OR WAIT 15 SECS
Measuring folate in red blood cells before methotrexate treatment for rheumatoid arthritis may be a good way to select patients least likely to require expensive biologics.
de Rotte MCFJ, de Jong PHP, Pluijm SMF, et al. Low baseline folate in erythrocytes is associated with non-response in rheumatoid arthritis patients on methotrexate. Arthritis & Rheumatism (2013) Published online October 8, 2013. DOI: 10.1002/art.38113.
Rheumatoid arthritis (RA) patients starting methotrexate (MTX) therapy with low folate in their red blood cells are less likely to respond to treatment – and still have active disease after three months, according to Dutch researchers.
Three months marks the time clinicians typically decide to stop or change RA therapy, often to biologics. The researchers suggest erythrocyte-folate levels may act as a predictor of treatment response – helping to distinguish patients who may be better off with biologics and sparing others the often considerable cost.
Data from two independent prospective studies of RA patients show that a lower pre-treatment erythrocyte-folate level (≤1,000 nmol/L) is linked to high 28-joint disease activity (DAS28 >3.2) and lower red blood cell concentrations of MTX at three months.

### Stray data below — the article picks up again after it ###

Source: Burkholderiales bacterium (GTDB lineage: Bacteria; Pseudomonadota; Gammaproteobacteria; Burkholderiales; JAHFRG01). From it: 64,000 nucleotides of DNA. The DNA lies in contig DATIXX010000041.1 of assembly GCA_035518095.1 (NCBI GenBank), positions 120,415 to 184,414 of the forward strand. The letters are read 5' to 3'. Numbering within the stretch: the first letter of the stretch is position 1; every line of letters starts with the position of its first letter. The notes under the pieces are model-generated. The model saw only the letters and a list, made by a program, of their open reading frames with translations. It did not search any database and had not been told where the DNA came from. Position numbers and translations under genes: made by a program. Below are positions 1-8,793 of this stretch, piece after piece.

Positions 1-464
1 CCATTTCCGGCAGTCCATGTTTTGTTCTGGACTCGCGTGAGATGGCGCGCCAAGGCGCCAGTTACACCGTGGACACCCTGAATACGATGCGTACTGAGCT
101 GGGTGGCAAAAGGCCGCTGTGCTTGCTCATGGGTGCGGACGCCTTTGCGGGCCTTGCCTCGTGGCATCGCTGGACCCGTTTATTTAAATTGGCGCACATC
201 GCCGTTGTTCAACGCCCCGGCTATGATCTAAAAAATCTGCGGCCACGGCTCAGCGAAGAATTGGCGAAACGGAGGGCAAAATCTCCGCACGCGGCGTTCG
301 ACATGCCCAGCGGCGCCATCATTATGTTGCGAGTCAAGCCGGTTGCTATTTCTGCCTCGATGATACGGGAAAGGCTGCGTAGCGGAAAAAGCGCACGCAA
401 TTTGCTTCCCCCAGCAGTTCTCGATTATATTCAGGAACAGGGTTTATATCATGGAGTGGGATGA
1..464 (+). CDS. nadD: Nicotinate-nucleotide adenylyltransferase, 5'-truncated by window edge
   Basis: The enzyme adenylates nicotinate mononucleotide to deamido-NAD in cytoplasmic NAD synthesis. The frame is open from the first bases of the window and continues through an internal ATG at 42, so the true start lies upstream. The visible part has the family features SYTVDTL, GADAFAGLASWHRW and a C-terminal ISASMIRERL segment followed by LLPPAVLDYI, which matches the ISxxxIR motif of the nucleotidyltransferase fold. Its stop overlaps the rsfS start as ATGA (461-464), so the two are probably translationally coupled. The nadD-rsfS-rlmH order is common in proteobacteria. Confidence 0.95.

Women in their 50s make up the two patient populations: A derivation cohort meeting 2010 ACR criteria for RA (n=285) and a validation cohort of physician-diagnosed patients (n=102).
Patients with low baseline intracellular folate may have less ability to absorb and use methotrexate, the researchers explain. MTX is a folate antagonist that is structurally similar to the B-vitamin and uses the same metabolic pathway.
Greater disease activity is seen at three months in low erythrocyte-folate patients, even factoring in differences in methotrexate dose and concurrent use of other disease modifying antirheumatic drugs.
While both cohorts took 10 mg of folic acid weekly with MTX and co-medications during the study, folate supplementation did not appear to affect treatment response, the researchers point out.
Adverse events – mostly gastrointestinal complaints and malaise – are similar (around 78%) in both groups.